Despite England fans being among the most dedicated and well-travelled of all football supporters, when it comes to singing the anthem, they're rightfully more at home with God Save The Queen than the opposition's national tune.
That is likely to change tonight, however, when supporters of Wayne Rooney's men will be encouraged to join their French counterparts in singing the La Marseillaise in solidarity with fans of Les Bleus.
Behold this helpful video (above) to teach you how to sing La Marseillaise at tonight's England vs France game using phonetics, prepared specially by our friends at Le Huffington Post.
England play France tonight at Wembley, the first game by the French national side since Friday, when Islamic State terrorists attacked its match against Germany and other locations in Paris, killing 129 people and plunging the country into anger and mourning.
Security at tonight's match is expected to be very tight, with the French players spotted walking with armed police protection after they arrived in Britain in Monday.
Armed officers have been deployed with the Duke of Cambridge, Prime Minister David Cameron and Labour leader Jeremy Corbyn among those in the crowd.
This evening a match in Hannover between Germany and the Netherlands was cancelled and the stadium evacuated. The stadium was hosting a match between Germany and the Netherlands. Many top German officials, including Chancellor Angela Merkel, were scheduled to attend the match to show they will not bow to terrorism.
Ahead of kickoff at 8pm at Wembley, England fans are expected to sing along to the La Marseillaise in a gesture of solidarity.
If you're up for a challenge, you can also look at this HuffPost UK version of the anthem (below) that gives the lyrics in actual French.
For the curious, this what you're actually singing:
Arise children of the fatherland,
The day of glory has arrived,
Against us tyranny's,
Bloody standard is raised,
Listen to the sound in the fields,
The howling of these fearsome soldiers,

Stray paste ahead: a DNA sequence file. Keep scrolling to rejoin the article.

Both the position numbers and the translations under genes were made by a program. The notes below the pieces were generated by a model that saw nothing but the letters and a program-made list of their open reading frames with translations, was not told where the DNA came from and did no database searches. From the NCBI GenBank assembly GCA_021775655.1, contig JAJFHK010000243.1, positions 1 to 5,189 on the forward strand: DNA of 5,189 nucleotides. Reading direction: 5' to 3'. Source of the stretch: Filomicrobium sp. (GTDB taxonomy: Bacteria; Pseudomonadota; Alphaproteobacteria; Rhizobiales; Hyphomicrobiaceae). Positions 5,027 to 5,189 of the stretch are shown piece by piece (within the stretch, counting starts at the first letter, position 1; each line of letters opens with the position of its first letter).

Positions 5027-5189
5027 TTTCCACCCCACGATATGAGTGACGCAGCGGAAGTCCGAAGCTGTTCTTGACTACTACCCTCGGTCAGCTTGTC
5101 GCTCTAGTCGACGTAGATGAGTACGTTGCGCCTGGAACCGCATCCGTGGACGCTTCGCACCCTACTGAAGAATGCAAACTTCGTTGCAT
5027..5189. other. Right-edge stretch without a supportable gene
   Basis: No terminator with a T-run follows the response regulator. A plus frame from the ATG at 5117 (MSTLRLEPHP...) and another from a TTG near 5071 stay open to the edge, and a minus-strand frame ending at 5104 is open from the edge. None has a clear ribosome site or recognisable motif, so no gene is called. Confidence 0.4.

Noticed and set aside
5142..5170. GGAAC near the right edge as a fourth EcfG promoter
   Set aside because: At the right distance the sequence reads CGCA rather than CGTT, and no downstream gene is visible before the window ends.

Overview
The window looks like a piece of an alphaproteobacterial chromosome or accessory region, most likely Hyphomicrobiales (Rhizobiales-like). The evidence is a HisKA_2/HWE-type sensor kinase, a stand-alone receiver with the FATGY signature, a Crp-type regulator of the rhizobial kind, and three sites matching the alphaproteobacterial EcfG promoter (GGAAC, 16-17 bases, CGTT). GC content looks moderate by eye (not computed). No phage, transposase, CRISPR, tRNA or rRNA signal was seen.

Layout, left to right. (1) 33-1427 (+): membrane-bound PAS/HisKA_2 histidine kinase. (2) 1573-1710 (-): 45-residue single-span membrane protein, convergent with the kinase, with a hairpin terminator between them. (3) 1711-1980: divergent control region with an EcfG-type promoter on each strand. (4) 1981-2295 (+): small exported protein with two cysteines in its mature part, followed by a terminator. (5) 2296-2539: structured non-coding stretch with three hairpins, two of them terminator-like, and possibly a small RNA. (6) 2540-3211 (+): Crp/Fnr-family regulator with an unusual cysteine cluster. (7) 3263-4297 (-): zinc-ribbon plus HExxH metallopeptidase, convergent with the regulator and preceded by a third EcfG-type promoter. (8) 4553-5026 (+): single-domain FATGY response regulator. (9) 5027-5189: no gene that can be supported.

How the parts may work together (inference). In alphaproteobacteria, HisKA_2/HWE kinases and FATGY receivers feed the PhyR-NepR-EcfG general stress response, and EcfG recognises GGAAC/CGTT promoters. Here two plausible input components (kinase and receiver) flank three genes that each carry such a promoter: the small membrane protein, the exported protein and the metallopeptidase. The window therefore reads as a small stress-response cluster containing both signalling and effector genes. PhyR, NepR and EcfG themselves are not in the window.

They are coming into our midst,
To cut the throats of your sons and consorts,
To arms citizens,
Form your battalions,
Let impure blood,
Water our fields
This horde of slaves, traitors, plotting kings,
What do they want?
For whom these vile shackles,
These long-prepared irons? (repeat)
Frenchmen, for us, oh! what an insult!
What emotions that must excite!
It is us that they dare to consider
Returning to ancient slavery!
What! These foreign troops
Would make laws in our home!
What! These mercenary phalanxes
Would bring down our proud warriors! (repeat)
Good Lord! By chained hands
Our brows would bend beneath the yoke!
Vile despots would become
The masters of our fate!
Tremble, tyrants! and you traitors,
The disgrace of all groups,
Tremble! Your parricidal plans,
Will finally pay the price!
Everyone is a soldier to fight you,
If they fall, our young heroes,
France will make more,
Ready to battle you!
French fans sang La Marseillaise as the Stade de France was evacuated on Friday, after two suicide bombers attacked, blowing themselves up outside the ground.
The explosions and panic led to a pitch invasion, as frightened spectators ran to the only place they thought they could.
Fans arriving early for the England-France match said they are hoping for a peaceful event.
French supporters waved Tricolor flags outside the national stadium and displayed banners, including one that read: "Thanks to the world"
Muslim friends Ansheed Tahir, 24, and Mazin Mohammed, 23, who are students from Upton Park, east London, said they are worried after Friday's events but are determined to attend to show their sympathy for the French.
Mr Tahir said: "We have had the tickets for two months and have not been put off by what happened.
"I am looking forward to the minute's silence and a chance to show solidarity with the people of Paris."
His friend added: "This has not affected us as Muslims. People in Britain are good to us. Globally there is blame for the Muslims but it is a tiny minority who are doing this and we do not approve of violence - it is against our religion."
The stadium bore the words Liberte, Egalite, Fraternite in red, white and blue and the arch over the ground was also lit in the colours of the French flag.
Armed police stood guard on Olympic Way, the main approach to the stadium.